PieceWork March - April 2016

PieceWork is the only magazine for those who love all things made by hand and the history behind them. Every issue explores the life and work of traditional needleworkers, takes an in-depth look at historical needlework techniques, and gives instructions for making heirloom-quality projects of your own.

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United States
Long Thread Media LLC
8,47 €(IVA inc.)
25,42 €(IVA inc.)
4 Números

en este número

2 min.

Often, PieceWork includes articles and projects on everyday textiles. That is true for this issue as well. In her article on a wool coverlet embroidered with wool thread (see “Elizabeth Terry’s Embroidered Coverlet”), Kathy Augustine writes: “Embroidery, although not a survival skill, helped women carve a little bit of civilization out of a harsh environment.” Although Kathy was specifically discussing a coverlet made by Elizabeth Terry (1766–1848) in Enfield, Connecticut, and the period of time during and after the American Revolution (1775–1783), her statement applies to all decorative needlework techniques and to so many needleworkers. Regardless of how humble a textile may be, embellishing it is something few can resist. Needlework books became a staple beginning in the middle of the nineteenth century. These books included instruction in the necessary—making clothes and…

3 min.
by post

A Hatbox Purse While I was visiting my sister, she said that she had something to show me. Inside a plastic bag was a navy-blue satin-covered hatbox purse. I took the lid off and began pulling out beads, thread, a size 10 Boye crochet hook, and a piece of bead crochet that would cover the bottom of the purse. “Holy cow! Where did you get this?” I asked. My sister said it was from her daughter’s friend’s friend’s relative. I asked my sister what she was going to do with it. She said that she and her daughter were going to split the beads unless I wanted to finish crocheting it. I did. The beads are blue iris bi-cuts, size 11, and irregular. The nylon thread is navy, with the brand-name Hiawatha. The hatbox…

3 min.

A Week of Crafts in Estonia The second Estonian Craft Camp was held in July 2015 at Olustvere, in the county of Suure-Jaani. The camps, the first of which was held in July 2014, were created through a partnership between the University of Tartu Viljandi Culture Academy Estonian Native Crafts Department and the Olustvere School of Service and Rural Economics. The inspiration for creating this international camp, where classes are taught in English, came from the craft camps organized by different Nordic countries each year. Participants from all over the world are invited to attend the Estonian Craft Camp, where the opportunity to learn about Estonian traditional handcrafts in delightful surroundings is a chance not to be missed. Classes in 2014 ranged from ceramics and glasswork to knitted ethnic wristers, birch-bark weaving,…

1 min.
the last word

To learn more about the rich and ongoing tradition of various forms of needlework, we recommend these books.—Editor Annetarsia Knits: A New Link to Intarsia Clackamas, Oregon: Double Vision Press, 2014. Hardbound, 224 pages, $34.95. ISBN 978-0-9894638-0-5. Visit www.bit.ly/annetarsia-knitsa-new-link-to-intarsia. Colorful Crochet Lace: 22 Chic Garments & Accessories Fort Collins, Colorado: Interweave, 2015. Softbound, 160 pages, $24.99. ISBN 978-1-62033-698-4. Visit www.bit.ly/colorful-crochet-lace. Hot Knots: Fresh Macramé Ideas for Jewelry, Home, and Fashion Hauppauge, New York: Barron’s Educational Series, 2015. Softbound, 128 pages, $21.99. ISBN 978-1-4380-0565-2. Portraits in Lace: Breton Women New York: Thames & Hudson, 2015. Hardbound, 264 pages, $40. ISBN 978-0-500-51799-4. Threads: The Delicate Life of John Craske London: Jonathan Cape, 2015. Hardbound, 344 pages, £25. ISBN 978-0-224-09776-5.…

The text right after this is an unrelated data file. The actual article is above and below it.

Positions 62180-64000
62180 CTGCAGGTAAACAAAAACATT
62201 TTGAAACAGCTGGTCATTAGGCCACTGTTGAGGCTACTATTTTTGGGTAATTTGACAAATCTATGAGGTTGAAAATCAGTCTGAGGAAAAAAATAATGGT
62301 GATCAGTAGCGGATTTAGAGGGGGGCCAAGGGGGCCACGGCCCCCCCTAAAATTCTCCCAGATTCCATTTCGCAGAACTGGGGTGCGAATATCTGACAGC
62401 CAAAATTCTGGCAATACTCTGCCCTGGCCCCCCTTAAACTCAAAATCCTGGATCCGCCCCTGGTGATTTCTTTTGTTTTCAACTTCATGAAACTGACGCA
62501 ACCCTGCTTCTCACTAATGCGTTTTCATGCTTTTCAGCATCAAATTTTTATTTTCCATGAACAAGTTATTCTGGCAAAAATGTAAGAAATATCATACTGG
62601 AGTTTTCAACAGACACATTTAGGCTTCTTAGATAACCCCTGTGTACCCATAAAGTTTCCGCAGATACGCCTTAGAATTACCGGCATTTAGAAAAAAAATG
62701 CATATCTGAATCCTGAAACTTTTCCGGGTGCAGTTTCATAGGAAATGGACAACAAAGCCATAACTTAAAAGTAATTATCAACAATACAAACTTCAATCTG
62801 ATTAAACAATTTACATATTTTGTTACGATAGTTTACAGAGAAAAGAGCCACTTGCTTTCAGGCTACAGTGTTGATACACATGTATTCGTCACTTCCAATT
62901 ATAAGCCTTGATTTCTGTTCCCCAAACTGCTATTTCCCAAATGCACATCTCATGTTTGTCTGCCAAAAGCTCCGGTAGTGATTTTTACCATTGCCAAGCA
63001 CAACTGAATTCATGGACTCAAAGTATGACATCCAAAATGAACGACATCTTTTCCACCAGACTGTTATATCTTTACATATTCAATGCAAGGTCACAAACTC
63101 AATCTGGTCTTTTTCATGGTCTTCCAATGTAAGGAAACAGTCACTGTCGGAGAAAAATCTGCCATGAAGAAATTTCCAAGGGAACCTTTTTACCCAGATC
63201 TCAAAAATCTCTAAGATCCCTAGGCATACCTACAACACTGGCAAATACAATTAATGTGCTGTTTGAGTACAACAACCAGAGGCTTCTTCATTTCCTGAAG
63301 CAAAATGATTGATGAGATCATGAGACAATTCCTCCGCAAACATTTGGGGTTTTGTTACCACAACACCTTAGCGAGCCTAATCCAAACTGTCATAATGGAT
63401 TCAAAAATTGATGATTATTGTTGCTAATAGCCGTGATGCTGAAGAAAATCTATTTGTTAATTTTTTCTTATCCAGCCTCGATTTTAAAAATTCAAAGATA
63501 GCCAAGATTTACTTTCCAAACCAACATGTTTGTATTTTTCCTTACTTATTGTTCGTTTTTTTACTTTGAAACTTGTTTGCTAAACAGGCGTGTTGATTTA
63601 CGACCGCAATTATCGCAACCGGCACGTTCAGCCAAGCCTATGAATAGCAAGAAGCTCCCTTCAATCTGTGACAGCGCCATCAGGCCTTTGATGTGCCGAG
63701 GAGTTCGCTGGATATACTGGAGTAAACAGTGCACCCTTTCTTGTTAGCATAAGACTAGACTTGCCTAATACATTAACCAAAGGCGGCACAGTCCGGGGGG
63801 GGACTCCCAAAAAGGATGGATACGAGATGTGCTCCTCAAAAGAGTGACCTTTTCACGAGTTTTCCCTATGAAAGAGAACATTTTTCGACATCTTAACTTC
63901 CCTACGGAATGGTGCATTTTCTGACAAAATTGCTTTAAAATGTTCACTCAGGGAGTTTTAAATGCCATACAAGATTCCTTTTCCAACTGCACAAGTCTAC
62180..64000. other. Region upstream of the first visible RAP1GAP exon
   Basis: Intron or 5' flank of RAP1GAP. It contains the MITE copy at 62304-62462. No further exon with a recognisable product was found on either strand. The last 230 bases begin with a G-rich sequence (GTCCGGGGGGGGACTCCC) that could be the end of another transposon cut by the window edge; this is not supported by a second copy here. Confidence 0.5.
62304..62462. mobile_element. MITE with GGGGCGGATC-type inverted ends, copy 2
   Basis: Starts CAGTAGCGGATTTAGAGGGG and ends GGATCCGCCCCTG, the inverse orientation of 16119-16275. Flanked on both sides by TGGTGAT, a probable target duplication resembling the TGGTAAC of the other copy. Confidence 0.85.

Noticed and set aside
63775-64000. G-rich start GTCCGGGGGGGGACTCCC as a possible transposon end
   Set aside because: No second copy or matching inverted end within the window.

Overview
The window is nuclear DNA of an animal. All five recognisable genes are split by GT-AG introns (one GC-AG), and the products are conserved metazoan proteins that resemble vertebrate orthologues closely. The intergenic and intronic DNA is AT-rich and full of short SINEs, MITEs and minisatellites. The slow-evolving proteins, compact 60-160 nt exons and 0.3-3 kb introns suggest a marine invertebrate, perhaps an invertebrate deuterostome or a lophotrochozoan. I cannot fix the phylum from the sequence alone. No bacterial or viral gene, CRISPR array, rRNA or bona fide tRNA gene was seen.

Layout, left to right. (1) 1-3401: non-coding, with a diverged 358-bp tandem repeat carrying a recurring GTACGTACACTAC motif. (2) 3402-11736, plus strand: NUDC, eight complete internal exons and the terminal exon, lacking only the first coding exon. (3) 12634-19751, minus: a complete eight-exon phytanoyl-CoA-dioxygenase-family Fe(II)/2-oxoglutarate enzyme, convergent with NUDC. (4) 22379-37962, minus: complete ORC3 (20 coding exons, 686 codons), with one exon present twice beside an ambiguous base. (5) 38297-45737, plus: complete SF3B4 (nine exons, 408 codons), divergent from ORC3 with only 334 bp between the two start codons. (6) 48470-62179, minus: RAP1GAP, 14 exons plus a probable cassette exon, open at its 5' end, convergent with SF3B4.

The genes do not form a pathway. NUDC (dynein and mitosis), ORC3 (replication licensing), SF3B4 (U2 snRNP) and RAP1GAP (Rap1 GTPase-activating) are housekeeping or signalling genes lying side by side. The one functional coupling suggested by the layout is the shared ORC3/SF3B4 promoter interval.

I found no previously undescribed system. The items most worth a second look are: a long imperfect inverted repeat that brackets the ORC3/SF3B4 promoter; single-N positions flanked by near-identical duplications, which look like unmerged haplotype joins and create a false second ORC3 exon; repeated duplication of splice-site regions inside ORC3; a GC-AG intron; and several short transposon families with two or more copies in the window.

6 min.
elizabeth terry’s embroidered coverlet

On Thursday afternoon, April 20, 1775, after a messenger rode into the small town of Enfield, Connecticut, tavern keeper Isaac Kibbe (1731–1779) immediately procured a drum for Thomas Abbe (1731–1811). Abbe’s long drum roll interrupted the mid-week church meeting to announce the fight at Lexington, Massachusetts, the day before, the first battle of the American Revolution. The next morning, seventy-five Minutemen of Enfield, each carrying his flintlock musket and powder horn, led by then Major (promoted to Colonel in 1777) Nathaniel Terry (1730–1792), marched the almost 90 miles (145 km) to Boston to lend their assistance. Nathaniel Terry’s daughter, Elizabeth (1766–1848), had not yet turned nine when her father left home for war. By the onset of the Revolution, Enfield, Connecticut, already had a history spanning back a hundred years to…

3 min.
a book cover in crewel embroidery to stitch

When Elizabeth Terry embroidered her beautiful wool coverlet, she would have never expected her work to become part of a museum collection. Close examination of Elizabeth’s work indicates that both single- and two-ply wool were used for the embroidery. The visible inconsistencies in thread color may be because of thread availability, dye variations, age, and/or light conditions. Heathway Wool from Wales has been used for all of the book cover’s embroidery. The colors have been matched as closely as possible to Elizabeth’s original coverlet now in the collection of the Allentown Art Museum in Allentown, Pennsylvania. MATERIALS Heathway Wool, 100% merino crewel wool yarn, 2-ply, 10 yards (9.1 m)/hank, 1 hank each of Honey #185, Lapis #213, Lapis #218, Old Gold #143, Pomegranate #135, Rustic Red #198, and 2 hanks each of Indigo…